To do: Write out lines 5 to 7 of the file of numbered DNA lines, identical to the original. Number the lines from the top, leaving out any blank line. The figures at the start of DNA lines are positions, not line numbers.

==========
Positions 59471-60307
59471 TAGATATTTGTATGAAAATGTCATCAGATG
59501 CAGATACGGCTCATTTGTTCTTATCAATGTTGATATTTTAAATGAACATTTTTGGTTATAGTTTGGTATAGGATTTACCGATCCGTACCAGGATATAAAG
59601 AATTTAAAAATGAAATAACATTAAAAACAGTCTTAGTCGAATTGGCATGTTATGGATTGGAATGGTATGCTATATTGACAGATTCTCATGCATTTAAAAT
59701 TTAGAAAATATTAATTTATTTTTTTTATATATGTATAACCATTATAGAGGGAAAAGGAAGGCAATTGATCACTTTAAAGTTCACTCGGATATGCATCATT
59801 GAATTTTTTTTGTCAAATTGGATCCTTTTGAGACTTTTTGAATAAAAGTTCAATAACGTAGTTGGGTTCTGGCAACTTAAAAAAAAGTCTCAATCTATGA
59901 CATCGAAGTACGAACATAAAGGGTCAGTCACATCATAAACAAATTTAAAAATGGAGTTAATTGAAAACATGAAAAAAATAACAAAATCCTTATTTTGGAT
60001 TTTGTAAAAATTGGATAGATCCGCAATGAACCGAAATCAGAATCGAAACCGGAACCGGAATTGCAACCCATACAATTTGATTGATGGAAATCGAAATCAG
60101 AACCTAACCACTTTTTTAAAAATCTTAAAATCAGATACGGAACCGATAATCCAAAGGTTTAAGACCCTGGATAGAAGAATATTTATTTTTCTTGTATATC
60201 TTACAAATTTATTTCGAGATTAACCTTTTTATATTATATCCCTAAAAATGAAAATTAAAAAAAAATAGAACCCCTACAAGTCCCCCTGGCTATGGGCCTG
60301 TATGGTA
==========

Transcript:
59701 TTAGAAAATATTAATTTATTTTTTTTATATATGTATAACCATTATAGAGGGAAAAGGAAGGCAATTGATCACTTTAAAGTTCACTCGGATATGCATCATT
59801 GAATTTTTTTTGTCAAATTGGATCCTTTTGAGACTTTTTGAATAAAAGTTCAATAACGTAGTTGGGTTCTGGCAACTTAAAAAAAAGTCTCAATCTATGA
59901 CATCGAAGTACGAACATAAAGGGTCAGTCACATCATAAACAAATTTAAAAATGGAGTTAATTGAAAACATGAAAAAAATAACAAAATCCTTATTTTGGAT